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Digital Games for Physical, Cognitive and Behavioral Health

The Robert Wood John­son Foun­da­tion (RWJF) just announced more than 200px-Dance_Dance_Revolution_Extreme_arcade_machine_left_side_stage$1.85 mil­lion in grants for research teams to study how dig­i­tal games can improve play­ers’ health behav­iors and out­comes (both brain-based and behav­ioral).

The press release: Nine Lead­ing Research Teams Select­ed to Study How Dig­i­tal Games Improve Play­ers’ Health

  • Dig­i­tal games are inter­ac­tive and expe­ri­en­tial, and so they can engage peo­ple in pow­er­ful ways to enhance learn­ing and health behav­ior change, espe­cial­ly when they are designed on the basis of well-researched strate­gies,” said (UC San­ta Bar­bara’s Dr. Debra) Lieber­man.
  • The pace of growth and inno­va­tion in dig­i­tal games is incred­i­ble, and we see tremen­dous poten­tial to design them to help peo­ple stay healthy or man­age chron­ic con­di­tions like dia­betes or Parkin­son’s dis­ease. How­ev­er, we need to know more about what works and what does not — and why,” said Paul Tari­ni, team direc­tor for RWJF’s Pio­neer Port­fo­lio. “Health Games Research is a major invest­ment to build a research base for this dynam­ic young field. Fur­ther, the insights and ideas that flow from this work will help us con­tin­ue to expand our imag­i­na­tion of what is pos­si­ble in this are­na.”

All 9 stud­ies sound inter­est­ing, 3 of them are clos­er to what we track:

  1. Uni­ver­si­ty of Cal­i­for­nia, San Fran­cis­co (San Fran­cis­co, CA) A Video Game to Enhance Cog­ni­tive Health in Old­er Adults. As peo­ple age, they lose some of their abil­i­ty to sus­tain their atten­tion and to focus their atten­tion on their main task while ignor­ing dis­trac­tions. This study aims to improve these and oth­er relat­ed cog­ni­tive skills by using a dri­ving game in which play­ers prac­tice pay­ing atten­tion to rel­e­vant infor­ma­tion, such as traf­fic signs, and ignor­ing irrel­e­vant infor­ma­tion, such as bill­boards. The study mon­i­tors brain activ­i­ty with elec­troen­cephalo­gram (EEG) record­ings and observes eye posi­tion and game per­for­mance in younger adults (ages 18 to 30) and old­er adults (ages 60 to 80) before and after six weeks of game play. The study assess­es changes in cog­ni­tive abil­i­ty, brain activ­i­ty and trans­fer of game-relat­ed skills to sim­i­lar cog­ni­tive oper­a­tions and activ­i­ties that take place in dai­ly life.
  2. Chil­dren’s Hos­pi­tal of Philadel­phia (Philadel­phia, PA) Reward Cir­cuit­ry, Autism and Games that Teach Social Per­cep­tu­al Skills – tests effects of facial per­cep­tion games on the brain activ­i­ty and facial per­cep­tion skills of 8- to 12-year-old chil­dren who have been diag­nosed with an autism spec­trum dis­or­der (ASD). Chil­dren with ASD tend to have dif­fi­cul­ty per­ceiv­ing and inter­pret­ing facial expres­sions and rec­og­niz­ing a per­son­’s iden­ti­ty by observ­ing their face. The games used in the study chal­lenge them to notice sub­tle dif­fer­ences in faces and expres­sions and give them oppor­tu­ni­ties to rehearse these skills and receive feed­back on their per­for­mance. Behav­ioral test­ing and use of func­tion­al Mag­net­ic Res­o­nance Imag­ing (fMRI) of play­ers’ brains before and after play­ing the games for 50 hours over the course of eight weeks will help the researchers deter­mine how the games influ­ence facial per­cep­tion skills and how the brain changes in response to these game expe­ri­ences.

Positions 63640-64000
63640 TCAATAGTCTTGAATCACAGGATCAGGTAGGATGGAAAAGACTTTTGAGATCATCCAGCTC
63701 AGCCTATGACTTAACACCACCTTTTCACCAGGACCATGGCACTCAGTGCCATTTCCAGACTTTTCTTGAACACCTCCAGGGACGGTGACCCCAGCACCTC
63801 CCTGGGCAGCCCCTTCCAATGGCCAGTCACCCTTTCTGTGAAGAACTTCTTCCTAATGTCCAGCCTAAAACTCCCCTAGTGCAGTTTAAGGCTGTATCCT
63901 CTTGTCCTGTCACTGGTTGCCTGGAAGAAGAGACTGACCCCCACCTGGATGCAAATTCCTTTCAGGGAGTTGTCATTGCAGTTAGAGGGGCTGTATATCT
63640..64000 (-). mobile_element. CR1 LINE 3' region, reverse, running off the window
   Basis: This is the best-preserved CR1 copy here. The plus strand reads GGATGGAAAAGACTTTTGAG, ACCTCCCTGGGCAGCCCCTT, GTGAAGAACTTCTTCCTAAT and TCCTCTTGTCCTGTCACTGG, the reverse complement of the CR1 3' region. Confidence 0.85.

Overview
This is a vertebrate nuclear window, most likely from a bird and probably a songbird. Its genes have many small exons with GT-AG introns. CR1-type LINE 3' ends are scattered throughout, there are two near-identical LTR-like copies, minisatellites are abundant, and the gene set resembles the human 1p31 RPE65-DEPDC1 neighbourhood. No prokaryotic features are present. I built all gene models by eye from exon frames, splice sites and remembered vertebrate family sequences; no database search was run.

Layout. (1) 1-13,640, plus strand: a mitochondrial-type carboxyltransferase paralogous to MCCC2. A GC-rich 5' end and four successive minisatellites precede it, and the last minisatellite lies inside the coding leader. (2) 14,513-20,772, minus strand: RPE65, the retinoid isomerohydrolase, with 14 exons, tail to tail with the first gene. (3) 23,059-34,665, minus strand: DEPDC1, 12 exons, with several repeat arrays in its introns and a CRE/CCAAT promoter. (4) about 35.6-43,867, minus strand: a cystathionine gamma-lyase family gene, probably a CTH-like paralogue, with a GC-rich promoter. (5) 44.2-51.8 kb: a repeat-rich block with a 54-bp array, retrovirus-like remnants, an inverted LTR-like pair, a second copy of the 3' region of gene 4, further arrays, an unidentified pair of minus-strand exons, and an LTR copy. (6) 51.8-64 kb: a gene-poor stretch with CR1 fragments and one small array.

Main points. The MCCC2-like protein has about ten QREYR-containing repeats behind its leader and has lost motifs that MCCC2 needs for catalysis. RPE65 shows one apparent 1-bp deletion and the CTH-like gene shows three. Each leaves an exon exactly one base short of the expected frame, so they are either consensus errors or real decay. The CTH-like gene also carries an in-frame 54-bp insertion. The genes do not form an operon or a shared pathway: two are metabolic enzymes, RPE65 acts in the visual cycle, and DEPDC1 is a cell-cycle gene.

3. Long Island Uni­ver­si­ty (Brook­lyn, NY) Dance Video Game Train­ing and Falling in Parkin­son’s Dis­ease — com­pares the use of a com­mer­cial­ly avail­able dance pad video game, Dance Dance Rev­o­lu­tion, to two tra­di­tion­al treat­ment options that help peo­ple with Parkin­son’s Dis­ease reduce their risk of falling by increas­ing their bal­ance, strength, endurance, motor coor­di­na­tion and visu­al-motor inte­gra­tion. The two tra­di­tion­al treat­ments are rhyth­mic step­ping and tread­mill train­ing with music. The researchers assess bal­ance, motor func­tion, reac­tion time and self-con­fi­dence to eval­u­ate the game in com­par­i­son to the two tra­di­tion­al treat­ments. They also use func­tion­al Mag­net­ic Res­o­nance Imag­ing (fMRI) to observe par­tic­i­pants’ brain activ­i­ty.

The press release: Here.

More infor­ma­tion: Health Games Research.

Relat­ed arti­cles:

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As seen in The New York Times, The Wall Street Journal, BBC News, CNN, Reuters,  SharpBrains is an independent market research firm tracking how brain science can improve our health and our lives.

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